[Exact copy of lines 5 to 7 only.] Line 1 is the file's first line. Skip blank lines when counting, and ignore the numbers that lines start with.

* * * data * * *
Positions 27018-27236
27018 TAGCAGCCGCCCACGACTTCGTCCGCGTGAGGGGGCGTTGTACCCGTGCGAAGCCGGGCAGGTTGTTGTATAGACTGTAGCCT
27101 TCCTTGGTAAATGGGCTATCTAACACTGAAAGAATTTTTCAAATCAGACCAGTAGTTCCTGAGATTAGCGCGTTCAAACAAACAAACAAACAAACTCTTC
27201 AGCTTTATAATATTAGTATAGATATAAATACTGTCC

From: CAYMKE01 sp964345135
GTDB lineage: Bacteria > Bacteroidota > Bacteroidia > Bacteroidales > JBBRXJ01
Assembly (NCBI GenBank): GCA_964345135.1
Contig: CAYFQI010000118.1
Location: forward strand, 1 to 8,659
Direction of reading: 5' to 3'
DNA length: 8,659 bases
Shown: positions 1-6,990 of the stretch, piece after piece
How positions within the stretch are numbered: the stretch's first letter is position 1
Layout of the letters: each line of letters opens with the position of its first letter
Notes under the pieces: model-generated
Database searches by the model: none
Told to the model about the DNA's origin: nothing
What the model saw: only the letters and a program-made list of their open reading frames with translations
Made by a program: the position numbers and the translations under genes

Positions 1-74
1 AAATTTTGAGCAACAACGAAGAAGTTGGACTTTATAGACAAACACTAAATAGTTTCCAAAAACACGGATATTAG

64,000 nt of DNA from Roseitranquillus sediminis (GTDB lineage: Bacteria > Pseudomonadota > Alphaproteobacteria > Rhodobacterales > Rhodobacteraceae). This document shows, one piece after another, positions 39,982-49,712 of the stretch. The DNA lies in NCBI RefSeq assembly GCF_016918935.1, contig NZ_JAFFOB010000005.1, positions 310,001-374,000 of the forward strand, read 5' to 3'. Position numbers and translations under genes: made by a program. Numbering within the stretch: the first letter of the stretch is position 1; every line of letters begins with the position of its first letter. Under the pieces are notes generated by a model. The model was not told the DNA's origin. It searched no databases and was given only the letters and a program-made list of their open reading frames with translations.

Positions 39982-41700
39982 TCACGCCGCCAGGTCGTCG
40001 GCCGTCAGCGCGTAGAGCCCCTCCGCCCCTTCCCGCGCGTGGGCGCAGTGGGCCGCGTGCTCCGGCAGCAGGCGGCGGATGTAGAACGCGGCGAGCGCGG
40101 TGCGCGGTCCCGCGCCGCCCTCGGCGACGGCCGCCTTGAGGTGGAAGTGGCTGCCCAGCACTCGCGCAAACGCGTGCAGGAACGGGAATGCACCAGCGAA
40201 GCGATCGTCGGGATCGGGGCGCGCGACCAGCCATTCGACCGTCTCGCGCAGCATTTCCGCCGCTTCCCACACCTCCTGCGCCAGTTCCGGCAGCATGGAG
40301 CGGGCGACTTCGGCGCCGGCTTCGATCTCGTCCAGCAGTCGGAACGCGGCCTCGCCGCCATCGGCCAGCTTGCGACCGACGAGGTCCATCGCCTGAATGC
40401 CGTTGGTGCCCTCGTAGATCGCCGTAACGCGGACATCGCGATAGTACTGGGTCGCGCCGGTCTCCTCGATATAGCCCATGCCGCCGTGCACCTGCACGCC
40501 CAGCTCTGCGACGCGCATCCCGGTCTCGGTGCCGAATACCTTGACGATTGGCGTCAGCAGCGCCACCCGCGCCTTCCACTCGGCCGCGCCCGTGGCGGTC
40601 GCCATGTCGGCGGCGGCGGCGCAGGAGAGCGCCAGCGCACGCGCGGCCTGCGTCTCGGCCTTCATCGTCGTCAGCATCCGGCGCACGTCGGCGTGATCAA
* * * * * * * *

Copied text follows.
From: CAYMKE01 sp964345135
GTDB lineage: Bacteria > Bacteroidota > Bacteroidia > Bacteroidales > JBBRXJ01
Assembly (NCBI GenBank): GCA_964345135.1